Do you need a webcare team?
At the Dutch National Architecture congress (LAC2009) we have given a talk on the organizational and architectural aspects of introducing Web2.0 tools. One of the main issues we discussed was how to support your employees to make responsible use of social media and how to deal with negative responses, complaints or online discussions about your brand that are getting out of hand. One of the interesting approaches companies such as ING and UPC are experimenting with is a webcare team.
A webcare team monitors online conversations on Twitter, blogs and other social media and has a strategy on how to deal with various types of negative responses via social media. When necesary, they can join the conversation, offer support, provide facts or anything else to steer things in the right direction. But it is not just about customer care, the webcare team can also do PR (discovering and preventing issues) and marketing (educating customers or providing feedback to product development).
Why do companies actually care about what is being said in social media? More and more companies realize that, in line with the Cluetrain Manifesto, “markets are conversations”: customers trust opinions of friends a lot more than they trust company websites, and they use information about products and services found on social media to make informed choices.
Who should be in your webcare team?
From the type of work a webcare team has to do, it should be clear that this is not a job for the IT department. Instead, people from marketing and corporate communication should be involved, and maybe even experts on your products and services. Pick your team from people who understand the norms of social media and are able to respond from a personal perspective. As such, your manager PR and corporate communication is probably not a good candidate for the job.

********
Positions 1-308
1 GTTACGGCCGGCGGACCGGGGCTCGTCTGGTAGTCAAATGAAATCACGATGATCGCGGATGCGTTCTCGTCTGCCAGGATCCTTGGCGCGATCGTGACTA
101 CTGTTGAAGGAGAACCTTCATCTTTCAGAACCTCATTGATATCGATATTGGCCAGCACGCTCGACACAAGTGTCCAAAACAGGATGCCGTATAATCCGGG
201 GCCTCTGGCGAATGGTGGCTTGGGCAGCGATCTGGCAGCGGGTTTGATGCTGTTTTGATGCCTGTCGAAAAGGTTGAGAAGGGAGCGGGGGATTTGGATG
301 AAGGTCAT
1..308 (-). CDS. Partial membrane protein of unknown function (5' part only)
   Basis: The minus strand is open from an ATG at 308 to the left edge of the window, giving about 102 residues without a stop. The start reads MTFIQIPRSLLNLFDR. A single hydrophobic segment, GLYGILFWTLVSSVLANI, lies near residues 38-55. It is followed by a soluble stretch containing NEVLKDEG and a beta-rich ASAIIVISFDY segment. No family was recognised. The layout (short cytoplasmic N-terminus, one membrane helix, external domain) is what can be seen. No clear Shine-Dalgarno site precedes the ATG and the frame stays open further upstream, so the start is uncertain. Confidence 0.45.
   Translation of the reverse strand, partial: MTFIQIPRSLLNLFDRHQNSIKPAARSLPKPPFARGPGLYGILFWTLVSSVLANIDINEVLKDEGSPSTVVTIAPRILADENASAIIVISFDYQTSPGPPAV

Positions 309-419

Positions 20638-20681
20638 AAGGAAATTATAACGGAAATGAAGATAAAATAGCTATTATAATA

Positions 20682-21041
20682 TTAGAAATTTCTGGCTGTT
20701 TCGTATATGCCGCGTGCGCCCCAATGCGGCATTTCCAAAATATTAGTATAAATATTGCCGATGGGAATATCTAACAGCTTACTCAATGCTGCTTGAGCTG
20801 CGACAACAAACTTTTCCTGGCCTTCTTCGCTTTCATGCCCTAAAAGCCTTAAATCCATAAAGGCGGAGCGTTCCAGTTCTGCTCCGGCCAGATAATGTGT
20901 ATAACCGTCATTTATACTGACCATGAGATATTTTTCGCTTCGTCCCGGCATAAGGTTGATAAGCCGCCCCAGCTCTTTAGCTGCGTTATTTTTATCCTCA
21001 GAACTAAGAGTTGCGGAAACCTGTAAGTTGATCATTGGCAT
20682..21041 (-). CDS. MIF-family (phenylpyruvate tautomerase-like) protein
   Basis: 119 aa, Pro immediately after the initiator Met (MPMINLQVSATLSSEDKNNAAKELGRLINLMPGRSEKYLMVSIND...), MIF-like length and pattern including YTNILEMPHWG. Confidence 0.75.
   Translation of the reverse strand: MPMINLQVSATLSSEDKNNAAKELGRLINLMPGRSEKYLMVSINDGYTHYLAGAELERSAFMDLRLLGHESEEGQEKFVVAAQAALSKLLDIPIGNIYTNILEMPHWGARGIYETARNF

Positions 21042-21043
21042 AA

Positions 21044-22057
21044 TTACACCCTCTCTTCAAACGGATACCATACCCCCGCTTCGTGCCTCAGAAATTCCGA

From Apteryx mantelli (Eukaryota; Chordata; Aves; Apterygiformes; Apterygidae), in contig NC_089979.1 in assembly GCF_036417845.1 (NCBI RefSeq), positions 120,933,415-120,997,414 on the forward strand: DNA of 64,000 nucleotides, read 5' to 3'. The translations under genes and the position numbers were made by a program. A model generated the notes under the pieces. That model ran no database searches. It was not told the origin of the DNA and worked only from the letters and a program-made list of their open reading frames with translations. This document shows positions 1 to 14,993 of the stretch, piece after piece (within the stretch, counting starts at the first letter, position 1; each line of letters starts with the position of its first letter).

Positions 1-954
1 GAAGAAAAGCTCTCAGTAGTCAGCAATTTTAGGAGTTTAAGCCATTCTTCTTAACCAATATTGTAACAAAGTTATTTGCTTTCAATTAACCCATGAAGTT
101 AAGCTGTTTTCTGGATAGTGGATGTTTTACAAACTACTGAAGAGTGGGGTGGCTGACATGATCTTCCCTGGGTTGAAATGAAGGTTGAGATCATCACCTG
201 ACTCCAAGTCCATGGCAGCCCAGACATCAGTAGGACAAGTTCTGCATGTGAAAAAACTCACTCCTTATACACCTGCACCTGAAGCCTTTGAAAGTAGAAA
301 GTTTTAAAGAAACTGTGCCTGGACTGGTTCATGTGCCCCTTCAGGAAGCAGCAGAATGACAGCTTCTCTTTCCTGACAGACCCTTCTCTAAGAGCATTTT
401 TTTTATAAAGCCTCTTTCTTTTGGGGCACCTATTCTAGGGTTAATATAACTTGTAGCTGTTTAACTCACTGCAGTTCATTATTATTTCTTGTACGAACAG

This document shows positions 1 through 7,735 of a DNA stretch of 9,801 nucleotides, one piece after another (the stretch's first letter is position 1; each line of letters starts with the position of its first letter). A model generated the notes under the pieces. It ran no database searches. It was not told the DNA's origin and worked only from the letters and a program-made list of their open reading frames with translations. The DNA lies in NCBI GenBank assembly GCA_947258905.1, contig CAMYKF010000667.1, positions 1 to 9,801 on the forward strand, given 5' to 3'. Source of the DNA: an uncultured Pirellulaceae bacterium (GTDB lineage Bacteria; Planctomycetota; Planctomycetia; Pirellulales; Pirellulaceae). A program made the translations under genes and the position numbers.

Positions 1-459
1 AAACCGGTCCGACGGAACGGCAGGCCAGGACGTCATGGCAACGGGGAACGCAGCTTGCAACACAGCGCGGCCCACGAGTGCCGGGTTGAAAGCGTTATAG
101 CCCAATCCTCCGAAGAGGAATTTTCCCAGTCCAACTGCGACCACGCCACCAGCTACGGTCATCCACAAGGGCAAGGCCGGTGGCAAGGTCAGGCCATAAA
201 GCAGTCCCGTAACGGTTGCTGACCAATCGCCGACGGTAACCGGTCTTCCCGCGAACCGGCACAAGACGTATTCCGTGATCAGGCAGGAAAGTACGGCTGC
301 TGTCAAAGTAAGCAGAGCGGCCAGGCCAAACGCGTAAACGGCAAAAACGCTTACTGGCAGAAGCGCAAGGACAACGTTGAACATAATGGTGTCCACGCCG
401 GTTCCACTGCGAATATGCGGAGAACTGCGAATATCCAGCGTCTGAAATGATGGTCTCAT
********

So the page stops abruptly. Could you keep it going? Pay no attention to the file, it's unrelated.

The tools of the trade
Webcare teams get more and more tools to discover what is currently being said about their brand, products and services. Important tools of the trade are Google Alerts, Twitter search, Technorati and Google blog search. These tools are all aimed at discovering relevant online conversations, without having to spend the whole day looking.
What is a smart social media strategy?
Unfortunately, there is no universal recipe for a smart social media strategy yet. Nevertheless, an important starting point is to accept each opinion as such, and not call opinions into question. As with any employee that takes part in an online conversation, the norm is to identify yourself as an employee of the company and behave accordingly. Also it seems important not to be drawn into online discussions: seek direct communication with the person behind the complaint. For more inspiration on social media strategies, I suggest you take a look at the IBM Social Computing guidelines.
I would like to hear your experiences with webcare teams!
(Cross-posted on the Future Workspaces teamblog)
The slides of our talk (in Dutch) are available via slideshare: